Catching a wave? No, making them with wind energy in Scotland



Ah - a story that connects some of my favorite things: Scotland, sustainability and big devices - in this case, the world's most powerful wind turbine. And making energy (and the planet cleaner) is something I think is very empathetic.


The technology has the ability to generate enough energy to power around 2,000 homes and offset approximately 2,200 tonnes of carbon dioxide every year.
The project, the construction of which started in the second half of 2019, is backed by the Scottish Government with £3.4 million.
Orbital’s Chief Executive Officer Andrew Scott said: “The O2 is a remarkable example of British cleantech innovation and the build we have completed here is an inspiring display of what a UK supply chain can achieve if given the opportunity even under the extraordinary pressures of a pandemic.”

Wind is becoming an increasingly powerful energy force: Wind capacity additions rose, despite the pandemic, with gains coming from onshore and offshore.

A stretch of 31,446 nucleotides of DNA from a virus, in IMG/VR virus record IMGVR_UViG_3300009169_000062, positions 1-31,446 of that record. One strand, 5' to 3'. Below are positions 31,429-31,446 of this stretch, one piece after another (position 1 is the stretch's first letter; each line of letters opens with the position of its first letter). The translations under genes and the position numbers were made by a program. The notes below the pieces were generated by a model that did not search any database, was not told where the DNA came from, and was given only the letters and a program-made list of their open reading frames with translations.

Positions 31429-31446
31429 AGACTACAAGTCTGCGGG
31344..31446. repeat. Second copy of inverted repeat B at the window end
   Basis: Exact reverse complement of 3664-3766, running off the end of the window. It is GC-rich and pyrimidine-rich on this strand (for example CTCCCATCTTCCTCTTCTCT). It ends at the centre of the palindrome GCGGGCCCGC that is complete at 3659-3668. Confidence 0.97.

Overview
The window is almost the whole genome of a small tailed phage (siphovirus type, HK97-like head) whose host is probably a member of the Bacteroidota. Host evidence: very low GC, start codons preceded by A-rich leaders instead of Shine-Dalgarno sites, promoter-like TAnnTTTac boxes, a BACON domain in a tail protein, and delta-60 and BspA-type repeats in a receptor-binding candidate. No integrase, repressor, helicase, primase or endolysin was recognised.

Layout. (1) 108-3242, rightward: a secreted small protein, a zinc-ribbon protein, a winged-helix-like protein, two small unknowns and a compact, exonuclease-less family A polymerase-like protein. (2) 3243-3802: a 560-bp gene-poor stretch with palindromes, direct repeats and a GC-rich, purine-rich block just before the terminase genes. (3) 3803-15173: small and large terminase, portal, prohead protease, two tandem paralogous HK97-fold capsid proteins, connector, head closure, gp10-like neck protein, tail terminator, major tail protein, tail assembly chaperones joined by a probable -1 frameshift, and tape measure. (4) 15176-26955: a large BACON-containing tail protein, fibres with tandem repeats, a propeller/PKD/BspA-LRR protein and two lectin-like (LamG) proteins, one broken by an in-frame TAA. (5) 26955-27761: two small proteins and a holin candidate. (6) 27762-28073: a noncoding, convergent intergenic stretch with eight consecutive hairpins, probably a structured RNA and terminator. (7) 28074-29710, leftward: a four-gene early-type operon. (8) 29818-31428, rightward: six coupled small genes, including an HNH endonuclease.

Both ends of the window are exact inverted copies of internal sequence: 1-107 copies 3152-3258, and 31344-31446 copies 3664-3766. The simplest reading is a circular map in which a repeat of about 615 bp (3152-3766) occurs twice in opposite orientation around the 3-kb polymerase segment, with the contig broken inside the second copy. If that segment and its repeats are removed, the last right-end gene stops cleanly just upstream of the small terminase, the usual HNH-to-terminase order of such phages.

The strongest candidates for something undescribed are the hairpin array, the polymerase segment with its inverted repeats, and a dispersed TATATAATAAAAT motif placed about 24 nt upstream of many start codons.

In case you're wondering, 1 gigawatt could realistically power 300,000 homes.That's pretty considerable. So, with 65 GW in 2020 and a forecast for 68 GW (7.3 GW offshore) in 2021, this is powerful (pardon the second awful pun).


It's expected that 2022 will see the US and ASEAN begin to ramp up, just as China slows and the EU continues to add incremental capacity. (US capacity by state). Policy, incentives and investment will continue to drive this forward on push, and increasing consumer interest will drive it on the pull side.


Smart utilities will increasingly be responsive. Andel and IBM (my employer, opinions are my own) have created a new flexible platform for demand management. The partnership can adjust large energy customers' power consumption in accordance with fluctuating renewable energy sources.


The European early wind adopters - be they on land or sea - are providing examples of what a low carbon future can look like. And the beauty of it is that it's not about sacrificing anything to be green. It's about collaboration, clean good tech and people who care providing the right responses to the system.


I'm even a little bit more hopeful as I sign off. Leave me your comments, ideas and links. I love them - even if you disagree. -c-













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